FIFA inspectors will begin evaluating Mexico’s suitability to stage World Cup matches in 2026 on Monday after a study commissioned for the North American bid highlighted concerns about violent attacks on female fans, human rights activists and reporters in the country.
Mexico City is the first stop on a five-day trip by the FIFA task force, which also will visit Atlanta, Toronto and the New York metropolitan area, where the bid committee proposed the 2026 final be held in East Rutherford, New Jersey.
The FIFA delegation will score the rival Moroccan bid the following week before delivering assessments, which could disqualify a contender ahead of the June 13 vote in Moscow by the FIFA congress.
The evaluation of bids is more stringent following concerns about the votes for the 2018 and 2022 World Cups, and rights abuses in Russia and Qatar. FIFA mandated 2026 bidders to commission and submit independent human rights reports that weigh risks linked to the tournament. Morocco has denied repeated requests from The Associated Press to release its report.
The North American document, prepared by human rights assessors Ergon, stated the likelihood of worker abuses is significantly reduced in the U.S., Canada and Mexico because no stadiums or significant additional infrastructure must be built. Morocco, by contrast, plans $15.8 billion in construction projects to prepare the country for what would be its first World Cup, including $3 billion to build or renovate every stadium or training facility.
But Ergon identified key risks associated with Mexico hosting 10 of the 80 games in 2026 in Mexico City, Guadalajara and Monterrey, which the bid has proposed solutions to address.
“The majority of women in Mexico City have experienced some form of sexual violence [including verbal harassment and unwanted touching] in their daily commute,” Ergon wrote, citing the United Nations, “which raises issues in relation to the safety of women workers, fans and spectators when they commute to, or are inside competition buildings and spaces.”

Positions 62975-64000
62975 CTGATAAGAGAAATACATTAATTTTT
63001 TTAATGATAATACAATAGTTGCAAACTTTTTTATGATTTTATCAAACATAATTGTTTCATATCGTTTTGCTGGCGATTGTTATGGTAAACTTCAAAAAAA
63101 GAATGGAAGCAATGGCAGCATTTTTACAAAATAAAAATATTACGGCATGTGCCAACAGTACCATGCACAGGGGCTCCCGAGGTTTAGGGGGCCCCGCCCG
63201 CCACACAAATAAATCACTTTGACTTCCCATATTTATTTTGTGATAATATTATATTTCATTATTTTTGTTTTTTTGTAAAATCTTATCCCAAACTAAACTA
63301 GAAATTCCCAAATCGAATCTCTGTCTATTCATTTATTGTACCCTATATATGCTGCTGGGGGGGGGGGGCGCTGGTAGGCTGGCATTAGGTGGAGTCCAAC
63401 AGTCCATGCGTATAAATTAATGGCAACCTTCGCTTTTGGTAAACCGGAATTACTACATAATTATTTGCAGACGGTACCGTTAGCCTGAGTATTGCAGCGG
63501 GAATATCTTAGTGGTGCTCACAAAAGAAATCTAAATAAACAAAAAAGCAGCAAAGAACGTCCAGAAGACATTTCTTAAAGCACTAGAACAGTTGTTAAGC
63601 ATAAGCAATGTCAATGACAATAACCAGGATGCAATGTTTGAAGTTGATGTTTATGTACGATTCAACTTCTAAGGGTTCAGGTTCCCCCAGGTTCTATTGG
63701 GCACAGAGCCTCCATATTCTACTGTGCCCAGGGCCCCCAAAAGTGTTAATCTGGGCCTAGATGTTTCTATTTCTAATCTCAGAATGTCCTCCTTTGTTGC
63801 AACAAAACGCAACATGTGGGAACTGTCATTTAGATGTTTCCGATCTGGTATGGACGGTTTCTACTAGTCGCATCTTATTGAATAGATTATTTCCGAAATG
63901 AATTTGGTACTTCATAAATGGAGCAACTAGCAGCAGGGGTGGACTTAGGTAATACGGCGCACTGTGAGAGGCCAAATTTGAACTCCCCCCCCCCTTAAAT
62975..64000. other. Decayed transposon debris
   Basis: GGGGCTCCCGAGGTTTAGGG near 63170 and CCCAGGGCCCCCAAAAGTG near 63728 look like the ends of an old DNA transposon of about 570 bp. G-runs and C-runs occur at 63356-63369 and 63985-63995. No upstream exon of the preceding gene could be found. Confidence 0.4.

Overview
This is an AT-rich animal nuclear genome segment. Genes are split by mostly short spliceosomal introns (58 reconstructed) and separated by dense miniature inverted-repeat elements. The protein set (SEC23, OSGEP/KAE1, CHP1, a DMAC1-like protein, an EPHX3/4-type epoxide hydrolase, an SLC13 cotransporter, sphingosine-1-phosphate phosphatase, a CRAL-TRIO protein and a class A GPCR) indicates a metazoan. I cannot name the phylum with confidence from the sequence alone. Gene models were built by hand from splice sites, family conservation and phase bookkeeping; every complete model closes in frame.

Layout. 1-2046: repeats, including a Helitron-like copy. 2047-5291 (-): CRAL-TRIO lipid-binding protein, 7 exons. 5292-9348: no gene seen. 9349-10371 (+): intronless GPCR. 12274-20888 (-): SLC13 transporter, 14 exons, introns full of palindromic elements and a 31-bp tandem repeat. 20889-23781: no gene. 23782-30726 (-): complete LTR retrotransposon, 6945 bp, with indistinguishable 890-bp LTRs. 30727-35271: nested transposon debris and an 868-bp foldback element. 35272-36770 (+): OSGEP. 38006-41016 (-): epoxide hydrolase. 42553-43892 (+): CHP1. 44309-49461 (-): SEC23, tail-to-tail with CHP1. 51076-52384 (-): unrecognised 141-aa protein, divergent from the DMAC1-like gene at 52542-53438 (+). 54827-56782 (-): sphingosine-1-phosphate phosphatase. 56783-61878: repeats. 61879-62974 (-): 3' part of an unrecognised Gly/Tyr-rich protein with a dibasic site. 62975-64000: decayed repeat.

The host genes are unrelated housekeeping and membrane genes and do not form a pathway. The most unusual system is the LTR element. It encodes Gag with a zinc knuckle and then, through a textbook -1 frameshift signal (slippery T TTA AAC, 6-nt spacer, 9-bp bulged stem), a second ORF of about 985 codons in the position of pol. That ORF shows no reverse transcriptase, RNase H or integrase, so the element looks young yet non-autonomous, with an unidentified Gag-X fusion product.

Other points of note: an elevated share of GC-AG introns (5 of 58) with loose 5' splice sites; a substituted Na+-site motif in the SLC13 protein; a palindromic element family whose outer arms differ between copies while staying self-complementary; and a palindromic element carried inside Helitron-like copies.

The report also identifies a “key risk relates to discriminatory incidents,” pinpointing gay slurs by Mexican fans at matches.
If the bid is victorious, Ergon believes there could be violent attempts to suppress scrutiny of Mexico.
“Violations of the right to freedom of expression have been flagged over the past years as one of Mexico’s most pressing problems by national and international entities,” Ergon wrote.
The report pointed to “several documented reports of violence” against “human rights defenders” and the military being deployed to halt protests.
“There are also, unfortunately, significant examples in Mexico of journalists being subject to verbal, physical and violent threats and actual violence, including murder, based on their activities,” Ergon write. “This risk may will (sic) only be exaggerated in the context of a FIFA World Cup.”
Mexico is “one of the world’s most dangerous places” for reporters, Ergon said, citing the watchdog Freedom House.
The bid said it wants “zero harms to protesters or journalists” and will be “creating and exercising leverage to ensure respect for human rights in all aspects of planning and executing the event.”
Limiting the risks presented by Mexico’s participation would be the first World Cup co-hosted by three nations. The U.S. would host 60 games, including all from the quarterfinals.
The Ergon report flags “reports of law enforcement unfairly targeting minorities and migrants” in the U.S. and “some potential discrimination in relation to travel restrictions for some citizens from certain states.”
President Donald Trump, who would have completed a potential second term before 2026, has tried to implement a ban on travel to the U.S. by residents of six majority-Muslim countries. The U.S. Supreme Court has scheduled oral arguments for April 25 on the legality of restrictions, which have been repeatedly blocked and struck down by lower courts but which Trump says he deems necessary for Americans’ security.
“Our three governments are committed to collaborating to ensure that every law-abiding person is welcome to enjoy the 2026 FIFA World Cup,” the North America bid said in its human rights strategy.
While Ergon’s report is intended to report before the rosters with risks associated with World Cups, the researchers acknowledge the U.S., Canada and Mexico are “well-established democracies where citizens can freely participate in the conduct of public affairs.”